Thursday, March 21, 2013

Jerry Brown: the Archimedes of green energy?

Tom Hayden "gets" what Jerry Brown is about when it comes to green energy. In Jerry Brown, Archimedes and the search for an energy tipping point Peace and Justice Resource Center 03/08/2013, he writes:

Gov. Jerry Brown, an early pioneer of solar energy and conservation, once again might become a global leader in the battle against extreme climate change. Fresh from an impressive election triumph last November, and freed at last from a Republican legislative veto, Brown ventured forth to a national governor’s meeting this month and will travel to China in April.

It is possible that Brown might become a modern Archimedes, searching to create the leverage necessary to reach the tipping point in global energy policy ...

Environmentalists, human rights advocates and progressives in search of strategic direction might consider California (or New York, or any communities of concentrated environmental strength) as battlefields vast enough in combination to generate leverage towards a tipping point. Justice Louis Brandeis aptly described states as the "laboratories of reform." Deeper in history is the story of Archimedes, the Greek scientist-philosopher, who lived two centuries BC. Archimedes might have been labeled the "Dr. Moonbeam" of his era. He invented levers and solar heat rays, among other breakthroughs, before being killed by the Roman Empire in one of its Punic Wars. Archimedes is quoted as saying, "Give me a place to stand, and I will rule the world," which remains good advice in politics and strategy two thousand years later. One might say that the Brown Green Plan for California is an Archimedean leverage point in the energy wars ahead.
The future Archimedes of green energy?

Hayden has hopes for Jerry's scheduled April trip to China, which is a key player in the global warming issue:

Global energy politics, from Europe to Latin America, will have a major influence on US policies, too, but none so much as China. Obama and Secretary of State John Kerry need to "cut a deal" with China, says former US senator Tim Wirth, for example by reducing methane leaks and phasing out HFCs, which trap more heat than carbon dioxide. (Rolling Stone, January 31, 2013) According to Wirth, "Kerry understands that the best way to unlock the stalemate in Washington is through Beijing," because "that kills the whole argument that cutting carbon in the US would give China an economic advantage."

Brown could be an ideal partner with China on energy efficiency and anti-pollution strategies. Brown is not burdened with the Cold War-like tensions rising between the US and China, but can focus instead on mutually beneficial energy and environmental initiatives, which later might evolve to become US national policy.
Hayden recalls Jerry's historic environmental initiatives of his first governorship, in which Hayden himself played a formal role. And:

California has launched a green energy revolution once before, also under Brown. I was Brown’s solar energy representative in the Seventies, a time when renewables were considered the quaint interest of organic communards living in the redwoods, which they were. But back to the land became forward to the future. Brown in those days opposed the utility plans for some 65 nuclear plants along the California coast, and he personally killed a liquefied-natural-gas terminal on native lands at Point Conception. He was slandered as "Governor Moonbeam" in the national media, and threatened by business and labor with a future of unemployment, lights-out energy shortages, and political defeat.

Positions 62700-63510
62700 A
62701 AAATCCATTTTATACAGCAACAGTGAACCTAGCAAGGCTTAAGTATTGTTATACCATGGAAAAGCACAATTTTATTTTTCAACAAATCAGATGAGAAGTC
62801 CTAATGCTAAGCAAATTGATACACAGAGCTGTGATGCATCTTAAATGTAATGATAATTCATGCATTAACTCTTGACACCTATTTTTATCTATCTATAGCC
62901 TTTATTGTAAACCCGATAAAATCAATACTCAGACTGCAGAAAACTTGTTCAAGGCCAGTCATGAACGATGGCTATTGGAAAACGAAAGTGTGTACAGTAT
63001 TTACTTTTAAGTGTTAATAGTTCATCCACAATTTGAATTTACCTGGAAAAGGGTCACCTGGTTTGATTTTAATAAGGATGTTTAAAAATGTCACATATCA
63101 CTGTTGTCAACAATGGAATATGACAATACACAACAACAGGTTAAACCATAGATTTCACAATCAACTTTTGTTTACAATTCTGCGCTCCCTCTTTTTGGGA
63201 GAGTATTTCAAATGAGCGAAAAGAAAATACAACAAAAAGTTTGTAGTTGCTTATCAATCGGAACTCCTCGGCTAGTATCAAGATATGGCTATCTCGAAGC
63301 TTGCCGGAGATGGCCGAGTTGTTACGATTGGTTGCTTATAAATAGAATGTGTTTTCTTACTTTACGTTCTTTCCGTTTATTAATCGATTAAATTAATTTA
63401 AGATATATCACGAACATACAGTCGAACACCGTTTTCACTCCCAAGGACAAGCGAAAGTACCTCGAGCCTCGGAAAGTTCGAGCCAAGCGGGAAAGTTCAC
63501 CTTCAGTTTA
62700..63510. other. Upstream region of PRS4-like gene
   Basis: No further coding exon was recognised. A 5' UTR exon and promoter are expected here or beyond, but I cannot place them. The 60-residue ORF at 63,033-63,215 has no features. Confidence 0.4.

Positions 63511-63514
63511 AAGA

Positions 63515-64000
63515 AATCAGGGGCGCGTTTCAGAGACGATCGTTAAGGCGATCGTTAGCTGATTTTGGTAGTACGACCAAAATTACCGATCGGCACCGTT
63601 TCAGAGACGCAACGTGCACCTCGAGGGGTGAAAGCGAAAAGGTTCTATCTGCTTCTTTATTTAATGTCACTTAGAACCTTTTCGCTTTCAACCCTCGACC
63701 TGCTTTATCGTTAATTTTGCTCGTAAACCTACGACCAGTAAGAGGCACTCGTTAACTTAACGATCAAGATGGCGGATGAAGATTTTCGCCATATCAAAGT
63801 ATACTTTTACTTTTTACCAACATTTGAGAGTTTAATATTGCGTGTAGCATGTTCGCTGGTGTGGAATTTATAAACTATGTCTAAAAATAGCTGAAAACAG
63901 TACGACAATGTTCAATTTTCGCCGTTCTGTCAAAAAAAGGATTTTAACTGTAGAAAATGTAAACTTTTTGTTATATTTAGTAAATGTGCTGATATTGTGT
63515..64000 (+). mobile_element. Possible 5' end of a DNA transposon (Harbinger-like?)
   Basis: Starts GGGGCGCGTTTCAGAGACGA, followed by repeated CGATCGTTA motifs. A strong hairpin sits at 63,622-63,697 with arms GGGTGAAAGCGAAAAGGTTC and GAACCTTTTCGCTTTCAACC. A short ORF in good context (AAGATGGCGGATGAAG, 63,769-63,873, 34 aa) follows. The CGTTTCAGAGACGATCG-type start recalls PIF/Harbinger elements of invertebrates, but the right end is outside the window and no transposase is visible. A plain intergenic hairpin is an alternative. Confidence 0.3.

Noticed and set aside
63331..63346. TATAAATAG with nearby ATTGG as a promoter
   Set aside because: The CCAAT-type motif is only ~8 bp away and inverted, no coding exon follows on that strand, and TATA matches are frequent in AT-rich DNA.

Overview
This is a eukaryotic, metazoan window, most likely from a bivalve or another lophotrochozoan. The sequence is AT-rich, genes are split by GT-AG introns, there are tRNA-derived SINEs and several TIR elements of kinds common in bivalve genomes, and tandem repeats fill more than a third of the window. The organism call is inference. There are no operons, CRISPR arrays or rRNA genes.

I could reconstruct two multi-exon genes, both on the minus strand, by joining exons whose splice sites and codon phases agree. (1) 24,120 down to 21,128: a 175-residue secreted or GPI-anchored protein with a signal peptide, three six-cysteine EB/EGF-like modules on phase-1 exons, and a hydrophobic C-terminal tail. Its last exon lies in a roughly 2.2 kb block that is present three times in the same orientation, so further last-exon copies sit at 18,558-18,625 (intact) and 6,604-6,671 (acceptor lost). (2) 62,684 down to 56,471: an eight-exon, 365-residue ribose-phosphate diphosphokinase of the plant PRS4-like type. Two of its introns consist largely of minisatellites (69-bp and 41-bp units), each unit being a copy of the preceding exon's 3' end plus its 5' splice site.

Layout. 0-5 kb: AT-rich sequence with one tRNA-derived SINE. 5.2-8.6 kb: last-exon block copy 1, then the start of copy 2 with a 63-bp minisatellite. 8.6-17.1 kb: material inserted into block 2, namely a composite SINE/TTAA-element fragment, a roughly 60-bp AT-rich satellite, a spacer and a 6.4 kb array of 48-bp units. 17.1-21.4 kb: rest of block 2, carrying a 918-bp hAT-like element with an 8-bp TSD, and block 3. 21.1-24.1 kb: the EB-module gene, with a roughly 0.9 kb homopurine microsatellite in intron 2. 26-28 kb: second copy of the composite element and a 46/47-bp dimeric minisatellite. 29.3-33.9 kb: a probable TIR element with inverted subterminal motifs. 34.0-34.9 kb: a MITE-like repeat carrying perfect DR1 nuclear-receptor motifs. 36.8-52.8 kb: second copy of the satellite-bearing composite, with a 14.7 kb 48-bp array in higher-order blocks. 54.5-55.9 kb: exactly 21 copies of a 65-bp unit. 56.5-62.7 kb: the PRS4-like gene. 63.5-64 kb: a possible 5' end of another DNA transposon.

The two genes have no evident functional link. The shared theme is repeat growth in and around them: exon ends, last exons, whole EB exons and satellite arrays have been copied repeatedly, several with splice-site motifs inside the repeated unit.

It was a bum rap. By promoting strict energy standards in transportation fuels, land use planning, architecture and many other fields, the first Brown administration fostered 1.5 million clean energy jobs, saved California consumers $65 billion, and secured California as the center for two-thirds of clean energy venture capital in the US. Jimmy Carter then adopted Brown’s policies and vision, even installing solar collectors on the White House roof. In April 1978, Carter's Council on Environmental Quality concluded it was “now possible to speak realistically of the United States becoming a solar society.”

Then came the Reagan counter-offensive and the Bush energy wars, but those disasters could only frustrate and delay the inevitable. [my emphasis]
Hayden also emphasizes the need to focus on "environmental justice":

Because of California’s emerging communities of color – just 39 percent of Californians are white – the battle against climate disaster will increasingly engage blacks, Latinos, Asians and poor people as well as traditional (white) environmentalists, or be lost in the political lust over privilege and power. The question of “environmental justice” will become central to the future, not simply a box to be checked off on organizational charts or a special earmark for environmental funding.

The issues of justice, pollution, health, and community empowerment are being welded together as California evolves. The process may involve a somewhat wrenching transition in priorities for environmental advocates who have enjoyed great success in recent California politics. For example, a 2010 ballot initiative for state parks funding (Prop. 21) fell short because the traditional environmental sponsors chose to hike automobile license fees by $18. The margin of voter support for Prop. 21 in communities of color fell short of the level needed. The physical separation of state park facilities from communities of color is a stark one.
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